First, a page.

Lazarus of Bethany, also known as Saint Lazarus or Lazarus of the Four Days, is the subject of a prominent miracle attributed to Jesus in the Gospel of John, in which Jesus restores him to life four days after his death.
In the context of the Gospel of John, the narrative of the Raising of Lazarus forms the climactic sign. Each of Jesus' seven signs illustrates some particular aspect of his divine authority, but this one exemplifies his power over the last and most irresistible enemy of humanity — death. For this reason it is given a prominent place in the gospel.
When Jesus arrives in Bethany, he finds that Lazarus is dead and has already been in his tomb for four days. He meets first with Martha and Mary in turn. Martha laments that Jesus did not arrive soon enough to heal her brother and Jesus replies with the well-known statement: "I am the resurrection, and the life: he that believeth in Me, though he were dead, yet shall he live: And whosoever liveth and believeth in Me shall never die." Later the narrator here gives the famous simple phrase, "Jesus wept."
In the presence of a crowd of Jewish mourners, Jesus comes to the tomb. Over the objections of Martha, Jesus has them roll the stone away from the entrance to the tomb and says a prayer. He then calls Lazarus to come out and Lazarus does so, still wrapped in his grave-cloths. Jesus then calls for someone to remove the grave-cloths, and let him go.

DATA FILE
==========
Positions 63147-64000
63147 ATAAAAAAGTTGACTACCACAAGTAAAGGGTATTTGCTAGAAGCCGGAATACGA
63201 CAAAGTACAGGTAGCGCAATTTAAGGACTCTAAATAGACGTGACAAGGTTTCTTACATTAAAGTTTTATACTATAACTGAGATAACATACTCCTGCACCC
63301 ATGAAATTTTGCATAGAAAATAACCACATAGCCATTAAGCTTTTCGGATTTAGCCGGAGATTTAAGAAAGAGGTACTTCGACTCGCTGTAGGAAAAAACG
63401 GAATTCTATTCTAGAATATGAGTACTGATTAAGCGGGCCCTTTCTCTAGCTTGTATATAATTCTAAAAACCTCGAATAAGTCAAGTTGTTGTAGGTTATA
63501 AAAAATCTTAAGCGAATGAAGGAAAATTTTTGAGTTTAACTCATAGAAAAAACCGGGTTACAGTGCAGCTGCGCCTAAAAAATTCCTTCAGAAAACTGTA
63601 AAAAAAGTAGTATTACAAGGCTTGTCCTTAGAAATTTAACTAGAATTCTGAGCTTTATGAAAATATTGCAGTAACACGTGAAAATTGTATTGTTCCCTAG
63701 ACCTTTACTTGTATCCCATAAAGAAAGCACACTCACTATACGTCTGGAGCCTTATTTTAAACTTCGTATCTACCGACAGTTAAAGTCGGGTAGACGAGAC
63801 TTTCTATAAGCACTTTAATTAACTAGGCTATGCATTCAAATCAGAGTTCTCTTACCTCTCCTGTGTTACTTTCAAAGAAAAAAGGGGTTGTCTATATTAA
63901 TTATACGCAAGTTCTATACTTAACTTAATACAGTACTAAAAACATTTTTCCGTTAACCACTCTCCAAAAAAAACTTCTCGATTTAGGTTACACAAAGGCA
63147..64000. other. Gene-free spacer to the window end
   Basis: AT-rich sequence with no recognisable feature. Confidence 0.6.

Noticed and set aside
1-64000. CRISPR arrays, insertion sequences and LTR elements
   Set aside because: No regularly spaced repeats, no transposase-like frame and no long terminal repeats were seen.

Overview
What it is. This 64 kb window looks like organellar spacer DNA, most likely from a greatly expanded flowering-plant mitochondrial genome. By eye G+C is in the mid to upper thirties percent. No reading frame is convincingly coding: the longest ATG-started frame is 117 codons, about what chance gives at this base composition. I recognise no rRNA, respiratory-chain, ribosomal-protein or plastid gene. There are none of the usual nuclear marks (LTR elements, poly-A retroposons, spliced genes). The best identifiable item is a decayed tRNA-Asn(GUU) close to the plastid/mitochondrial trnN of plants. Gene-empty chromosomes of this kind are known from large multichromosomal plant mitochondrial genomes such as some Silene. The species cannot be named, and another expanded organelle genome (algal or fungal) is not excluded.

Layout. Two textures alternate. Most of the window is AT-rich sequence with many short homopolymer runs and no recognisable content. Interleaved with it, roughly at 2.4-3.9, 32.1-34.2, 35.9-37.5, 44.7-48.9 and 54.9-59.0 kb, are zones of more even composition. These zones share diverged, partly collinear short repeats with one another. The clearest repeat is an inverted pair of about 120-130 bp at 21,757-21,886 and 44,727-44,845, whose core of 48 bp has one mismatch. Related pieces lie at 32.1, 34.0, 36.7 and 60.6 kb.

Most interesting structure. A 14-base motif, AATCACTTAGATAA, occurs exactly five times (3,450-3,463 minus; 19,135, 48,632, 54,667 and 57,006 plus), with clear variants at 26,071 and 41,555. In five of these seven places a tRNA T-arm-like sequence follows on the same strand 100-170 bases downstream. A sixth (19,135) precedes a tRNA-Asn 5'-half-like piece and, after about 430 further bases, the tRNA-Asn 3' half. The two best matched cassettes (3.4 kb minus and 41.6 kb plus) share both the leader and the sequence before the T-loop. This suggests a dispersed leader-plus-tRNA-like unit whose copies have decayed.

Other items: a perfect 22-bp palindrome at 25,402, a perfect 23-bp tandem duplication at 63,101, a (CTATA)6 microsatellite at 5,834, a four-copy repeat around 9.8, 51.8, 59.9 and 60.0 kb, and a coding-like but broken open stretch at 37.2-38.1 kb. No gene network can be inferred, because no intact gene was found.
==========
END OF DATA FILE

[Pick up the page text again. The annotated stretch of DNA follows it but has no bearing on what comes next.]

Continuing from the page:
The narrative ends with the statement that many of the witnesses to this event"believed in Him." Others are said to report the events to the religious authorities in Jerusalem.
The Gospel of John mentions Lazarus again in chapter 12. Six days before the Passover on which Jesus is crucified, Jesus returns to Bethany and Lazarus attends a supper that Martha, his sister, serves. Jesus and Lazarus together attract the attention of many Jews and the narrator states that the chief priests consider having Lazarus put to death because so many people are believing in Jesus on account of this miracle.
The miracle of the raising of Lazarus, the longest coherent narrative in John aside from the Passion, is the climax of John's "signs." It explains the crowds seeking Jesus on Palm Sunday, and leads directly to the decision of Caiaphas and the Sanhedrin to kill Jesus.
It is notable that Lazarus is the only resurrected character in the Bible (besides Himself) that Jesus personally refers to as "dead." The Daughter of Jairus, whom He resurrected at another time, was said by Jesus to have been "sleeping."